As always, thank you for joining me for another week of Southern-Style Meet & Greet! You all know the drill...stay tuned to meet our featured guest plus a giveaway at the end! :o)
First off, last week's giveaway winner. Thanks to Random.org, the winner of a copy of Desired by Ginger Garrett is...
Congrats, Megan! Desired will be on it's way to you shortly...you're gonna love it. :o)
And now, for this week's featured author--Tricia Goyer!
Tricia is the author of thirty books including Songbird Under a German Moon, The Swiss Courier, and the mommy memoir, Blue Like Play Dough. She won Historical Novel of the Year in 2005 and 2006 from ACFW, and was honored with the Writer of the Year award from Mt. Hermon Writer's Conference in 2003. Tricia's book Life Interrupted was a finalist for the Gold Medallion in 2005. In addition to her novels, Tricia writes non-fiction books and magazine articles for publications like MomSense and Thriving Family. Tricia is a regular speaker at conventions and conferences, and has been a workshop presenter at the MOPS (Mothers of Preschoolers) International Conventions. She and her family make their home in Little Rock, Arkansas where they are part of the ministry of FamilyLife.
It began when I met Cindy Martinusen Coloma in church, 20 years ago. Cindy was also a young mom. We got to know each other, and Cindy told me about her dream to write. Something struck a chord in me. I had grown up loving to read, but I never considered writing. We encouraged each other. We attended our first writer's conference in 1994 at Mt. Hermon in Northern California. I was 22-years-old and pregnant with my third child at that first conference. Being at that conference I knew that's what I wanted to do!
Through the years, Cindy and I have encouraged each other, and God has led us down amazing paths. Cindy also has many novels published now: www.cindycoloma.com
What genre do you most like to write?
I love writing historical fiction, but I'll qualify that...because I also love writing Amish fiction. Maybe because it feels “historical” to me. The Amish have been able to keep the traditions of their ancestors—traditions and a lifestyle that many of us have lost in our technology-filled busy lives.
You're not the only one...Amish fiction feels historical to me, too. :o)
Do your own personal experiences, or those of family and friends, ever find their way into one your stories? If it’s not too personal, do you have a funny one you can share with us?
In another novel Along Wooded Paths, Marianna builds friendships with people very different than herself. As I wrote that novel, I was making friends with “Southerners”--some of whom were very different than me, and it the process I met some amazing people. I'm learning that most things that enter my life end up in one of my novels.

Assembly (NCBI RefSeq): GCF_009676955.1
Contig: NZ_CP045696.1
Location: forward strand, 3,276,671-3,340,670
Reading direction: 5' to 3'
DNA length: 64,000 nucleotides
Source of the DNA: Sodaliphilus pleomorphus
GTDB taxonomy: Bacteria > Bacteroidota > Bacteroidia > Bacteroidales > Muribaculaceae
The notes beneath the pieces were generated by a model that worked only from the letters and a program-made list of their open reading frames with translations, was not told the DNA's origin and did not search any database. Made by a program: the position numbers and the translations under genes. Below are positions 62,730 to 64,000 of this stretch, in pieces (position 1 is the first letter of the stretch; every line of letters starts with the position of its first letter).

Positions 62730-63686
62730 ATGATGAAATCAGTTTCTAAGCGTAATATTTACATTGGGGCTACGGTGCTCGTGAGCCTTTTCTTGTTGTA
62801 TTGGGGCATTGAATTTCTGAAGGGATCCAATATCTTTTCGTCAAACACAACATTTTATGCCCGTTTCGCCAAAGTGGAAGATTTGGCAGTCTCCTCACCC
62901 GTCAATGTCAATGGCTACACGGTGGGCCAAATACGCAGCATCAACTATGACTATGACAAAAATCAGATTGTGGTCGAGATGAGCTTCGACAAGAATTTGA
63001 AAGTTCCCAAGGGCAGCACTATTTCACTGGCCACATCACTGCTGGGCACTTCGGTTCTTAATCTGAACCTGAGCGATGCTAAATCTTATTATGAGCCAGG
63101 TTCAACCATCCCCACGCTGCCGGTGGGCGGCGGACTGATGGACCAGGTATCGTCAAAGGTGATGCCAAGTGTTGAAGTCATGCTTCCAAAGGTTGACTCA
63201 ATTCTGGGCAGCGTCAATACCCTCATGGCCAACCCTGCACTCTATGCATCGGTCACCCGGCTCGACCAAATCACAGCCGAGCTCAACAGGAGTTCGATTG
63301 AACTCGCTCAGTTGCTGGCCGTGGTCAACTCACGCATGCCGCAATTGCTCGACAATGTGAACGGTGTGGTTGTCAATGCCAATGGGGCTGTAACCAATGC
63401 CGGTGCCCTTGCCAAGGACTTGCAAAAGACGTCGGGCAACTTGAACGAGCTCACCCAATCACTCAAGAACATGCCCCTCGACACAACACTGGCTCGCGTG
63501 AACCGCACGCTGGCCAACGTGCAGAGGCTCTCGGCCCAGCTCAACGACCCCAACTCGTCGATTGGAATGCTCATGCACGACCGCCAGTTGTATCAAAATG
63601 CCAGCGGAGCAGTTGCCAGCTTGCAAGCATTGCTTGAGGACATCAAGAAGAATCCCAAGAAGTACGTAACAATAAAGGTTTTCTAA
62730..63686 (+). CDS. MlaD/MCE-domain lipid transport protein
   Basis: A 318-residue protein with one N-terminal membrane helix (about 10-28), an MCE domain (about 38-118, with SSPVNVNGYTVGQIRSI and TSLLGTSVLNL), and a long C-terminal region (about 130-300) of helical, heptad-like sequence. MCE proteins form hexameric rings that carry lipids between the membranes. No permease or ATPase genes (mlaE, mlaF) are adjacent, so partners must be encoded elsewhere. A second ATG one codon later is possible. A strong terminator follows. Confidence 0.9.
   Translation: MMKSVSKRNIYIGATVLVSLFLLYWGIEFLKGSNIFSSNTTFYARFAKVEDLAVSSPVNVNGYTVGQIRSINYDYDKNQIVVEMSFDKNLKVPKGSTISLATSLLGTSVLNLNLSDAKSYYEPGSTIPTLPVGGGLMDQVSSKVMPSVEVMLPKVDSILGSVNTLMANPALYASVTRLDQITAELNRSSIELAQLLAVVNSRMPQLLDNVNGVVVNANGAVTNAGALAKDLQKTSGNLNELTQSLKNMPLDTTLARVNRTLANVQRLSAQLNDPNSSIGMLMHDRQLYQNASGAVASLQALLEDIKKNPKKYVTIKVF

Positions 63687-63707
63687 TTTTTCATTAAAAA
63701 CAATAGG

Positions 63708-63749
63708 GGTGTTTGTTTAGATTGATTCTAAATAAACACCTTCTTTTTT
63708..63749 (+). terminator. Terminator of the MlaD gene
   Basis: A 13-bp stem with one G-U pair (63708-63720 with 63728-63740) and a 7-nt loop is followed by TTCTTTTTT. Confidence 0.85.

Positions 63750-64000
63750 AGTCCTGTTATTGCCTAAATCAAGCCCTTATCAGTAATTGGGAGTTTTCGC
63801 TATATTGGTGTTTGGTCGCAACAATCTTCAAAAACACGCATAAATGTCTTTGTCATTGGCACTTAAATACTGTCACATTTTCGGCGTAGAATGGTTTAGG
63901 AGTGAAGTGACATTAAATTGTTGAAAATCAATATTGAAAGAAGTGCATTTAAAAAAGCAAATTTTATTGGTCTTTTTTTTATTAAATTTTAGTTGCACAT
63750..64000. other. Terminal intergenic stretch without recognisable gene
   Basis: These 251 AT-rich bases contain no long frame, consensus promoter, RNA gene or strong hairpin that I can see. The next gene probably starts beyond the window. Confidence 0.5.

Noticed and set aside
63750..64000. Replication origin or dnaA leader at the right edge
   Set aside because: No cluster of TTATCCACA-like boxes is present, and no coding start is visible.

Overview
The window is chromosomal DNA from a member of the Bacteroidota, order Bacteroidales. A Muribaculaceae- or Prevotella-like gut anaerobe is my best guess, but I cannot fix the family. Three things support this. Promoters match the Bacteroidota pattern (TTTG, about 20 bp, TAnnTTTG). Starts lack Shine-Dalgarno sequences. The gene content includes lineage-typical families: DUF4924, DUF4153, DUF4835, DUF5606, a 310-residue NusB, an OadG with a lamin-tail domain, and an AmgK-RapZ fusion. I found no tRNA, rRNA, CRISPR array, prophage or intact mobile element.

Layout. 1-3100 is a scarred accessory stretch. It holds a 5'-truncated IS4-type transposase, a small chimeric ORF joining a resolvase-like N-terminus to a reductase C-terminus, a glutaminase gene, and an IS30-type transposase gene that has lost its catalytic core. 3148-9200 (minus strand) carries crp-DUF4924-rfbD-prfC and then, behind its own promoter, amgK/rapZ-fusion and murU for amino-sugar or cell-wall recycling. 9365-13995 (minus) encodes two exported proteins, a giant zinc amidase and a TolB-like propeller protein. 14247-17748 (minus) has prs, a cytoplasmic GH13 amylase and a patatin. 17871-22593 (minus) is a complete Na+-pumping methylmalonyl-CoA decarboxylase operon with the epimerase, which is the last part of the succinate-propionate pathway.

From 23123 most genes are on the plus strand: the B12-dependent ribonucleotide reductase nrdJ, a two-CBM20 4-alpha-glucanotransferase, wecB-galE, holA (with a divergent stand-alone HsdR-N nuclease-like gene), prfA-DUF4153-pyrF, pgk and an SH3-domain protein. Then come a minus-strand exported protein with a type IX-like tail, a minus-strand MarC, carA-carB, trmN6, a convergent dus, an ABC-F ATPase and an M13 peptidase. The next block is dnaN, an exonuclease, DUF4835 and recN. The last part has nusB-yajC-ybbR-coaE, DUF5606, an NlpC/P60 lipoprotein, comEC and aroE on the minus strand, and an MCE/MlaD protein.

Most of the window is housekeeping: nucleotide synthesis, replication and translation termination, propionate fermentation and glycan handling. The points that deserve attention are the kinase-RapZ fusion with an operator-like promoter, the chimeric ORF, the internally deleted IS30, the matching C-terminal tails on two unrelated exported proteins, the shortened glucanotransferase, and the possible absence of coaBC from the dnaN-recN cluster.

One funny story involves my husband. He loves making up sayings, and his favorite is, “A wet tick in a watermelon patch.” He uses it ALL the time! For example, “I'm happier than a wet tick in a watermelon patch,” or “I'm fuller than a wet tick in a watermelon patch,” even “I'm more tired than a wet tick in a watermelon patch.” It doesn't really make sense, and I think that's the point. The fun thing is that I included the phrase in one of my novels! (Send me a note through my website if you find it! LOL.)
His phrase reminds me of another one I've heard quite often (down South, mostly), "I'm as full as a tick on a hound dog's ear!"
What do you hope readers “take away” with them after they read one of your books?
I hope they put down my book inspired. I hope they see God in new ways. I hope they understand better how God uses ordinary people in extraordinary ways!
What is your latest book release?
All she wanted was a simple Amish life . . . But now Marianna Sommer finds herself depending on Englisch neighbors. Although proud of living apart from the world, she and her newly relocated Amish family have discovered that life in the remote mountains of Montana requires working together.
As Marianna begins helping those different from herself—and receiving their help—her heart contemplates two directions. She’s torn between the Amish man from Indiana whom she has long planned on marrying and the friendly Englischer who models a closer walk with God than she’s ever seen before.
Who should have young Marianna’s heart? What is God asking her to sacrifice? Her traditions? Her community? The answer is found along the wooded paths.